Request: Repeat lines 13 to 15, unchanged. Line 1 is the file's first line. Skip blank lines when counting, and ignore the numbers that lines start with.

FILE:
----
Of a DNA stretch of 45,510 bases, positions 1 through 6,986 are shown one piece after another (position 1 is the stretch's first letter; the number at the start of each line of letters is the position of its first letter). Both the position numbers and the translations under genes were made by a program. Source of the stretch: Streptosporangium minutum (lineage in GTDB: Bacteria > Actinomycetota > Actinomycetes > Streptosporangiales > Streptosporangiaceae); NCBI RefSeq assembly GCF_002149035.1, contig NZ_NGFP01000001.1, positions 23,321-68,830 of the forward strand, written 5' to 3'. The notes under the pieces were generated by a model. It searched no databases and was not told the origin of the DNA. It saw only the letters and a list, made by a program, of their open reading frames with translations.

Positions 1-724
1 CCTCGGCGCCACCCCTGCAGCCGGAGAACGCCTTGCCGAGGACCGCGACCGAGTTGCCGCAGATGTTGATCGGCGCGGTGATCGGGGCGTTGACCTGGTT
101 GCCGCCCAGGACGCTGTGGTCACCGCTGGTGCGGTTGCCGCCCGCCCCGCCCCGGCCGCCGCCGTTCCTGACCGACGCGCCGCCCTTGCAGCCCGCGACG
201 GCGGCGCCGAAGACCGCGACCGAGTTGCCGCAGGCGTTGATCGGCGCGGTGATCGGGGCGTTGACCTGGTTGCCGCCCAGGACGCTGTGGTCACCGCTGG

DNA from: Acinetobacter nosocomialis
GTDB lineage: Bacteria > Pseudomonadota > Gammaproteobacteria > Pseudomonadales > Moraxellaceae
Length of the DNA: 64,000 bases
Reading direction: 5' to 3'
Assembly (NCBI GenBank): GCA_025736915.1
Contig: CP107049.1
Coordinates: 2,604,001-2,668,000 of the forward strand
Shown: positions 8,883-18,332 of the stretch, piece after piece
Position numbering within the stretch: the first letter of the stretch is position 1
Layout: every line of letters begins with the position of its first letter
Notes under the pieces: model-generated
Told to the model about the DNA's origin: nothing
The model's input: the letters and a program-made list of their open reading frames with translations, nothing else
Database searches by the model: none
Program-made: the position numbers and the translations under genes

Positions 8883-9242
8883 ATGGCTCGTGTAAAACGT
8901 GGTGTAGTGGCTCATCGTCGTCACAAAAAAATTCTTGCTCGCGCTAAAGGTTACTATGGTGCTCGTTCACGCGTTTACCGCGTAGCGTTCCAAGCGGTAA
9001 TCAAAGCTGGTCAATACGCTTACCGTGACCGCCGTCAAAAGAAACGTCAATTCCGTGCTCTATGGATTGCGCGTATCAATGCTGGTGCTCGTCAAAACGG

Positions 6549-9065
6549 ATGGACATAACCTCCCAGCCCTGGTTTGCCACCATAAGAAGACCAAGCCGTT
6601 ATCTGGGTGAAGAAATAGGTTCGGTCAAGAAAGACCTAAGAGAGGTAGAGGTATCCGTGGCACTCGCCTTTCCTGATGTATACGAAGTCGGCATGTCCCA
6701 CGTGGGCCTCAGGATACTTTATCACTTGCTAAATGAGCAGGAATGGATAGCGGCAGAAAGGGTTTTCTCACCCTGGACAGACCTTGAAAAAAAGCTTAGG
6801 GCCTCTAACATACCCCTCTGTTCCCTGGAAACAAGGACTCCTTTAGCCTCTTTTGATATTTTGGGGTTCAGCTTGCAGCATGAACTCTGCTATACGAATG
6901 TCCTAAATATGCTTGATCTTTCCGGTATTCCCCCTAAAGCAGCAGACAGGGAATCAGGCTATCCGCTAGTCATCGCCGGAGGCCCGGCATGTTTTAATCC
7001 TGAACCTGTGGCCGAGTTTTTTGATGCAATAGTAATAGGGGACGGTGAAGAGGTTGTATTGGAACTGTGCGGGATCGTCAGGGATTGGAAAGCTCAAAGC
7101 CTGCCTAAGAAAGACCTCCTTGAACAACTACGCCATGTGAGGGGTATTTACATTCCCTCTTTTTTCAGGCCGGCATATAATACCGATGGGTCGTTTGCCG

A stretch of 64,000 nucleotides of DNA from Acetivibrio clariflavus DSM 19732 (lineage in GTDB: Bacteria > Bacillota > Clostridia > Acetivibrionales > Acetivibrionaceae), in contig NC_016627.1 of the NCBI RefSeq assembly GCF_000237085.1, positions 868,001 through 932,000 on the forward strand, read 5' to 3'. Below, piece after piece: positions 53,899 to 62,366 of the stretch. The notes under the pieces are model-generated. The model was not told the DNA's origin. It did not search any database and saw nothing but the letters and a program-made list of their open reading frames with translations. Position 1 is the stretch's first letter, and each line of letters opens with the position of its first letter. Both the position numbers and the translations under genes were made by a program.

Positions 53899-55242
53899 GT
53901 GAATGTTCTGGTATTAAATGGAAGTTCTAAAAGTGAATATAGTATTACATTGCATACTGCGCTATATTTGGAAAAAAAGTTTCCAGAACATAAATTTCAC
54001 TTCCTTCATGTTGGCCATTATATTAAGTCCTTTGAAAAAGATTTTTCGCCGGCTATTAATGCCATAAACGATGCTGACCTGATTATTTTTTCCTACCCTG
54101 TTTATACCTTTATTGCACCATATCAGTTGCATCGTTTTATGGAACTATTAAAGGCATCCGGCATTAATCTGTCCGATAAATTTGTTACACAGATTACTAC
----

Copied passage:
Shown: positions 8,883-18,332 of the stretch, piece after piece
Position numbering within the stretch: the first letter of the stretch is position 1
Layout: every line of letters begins with the position of its first letter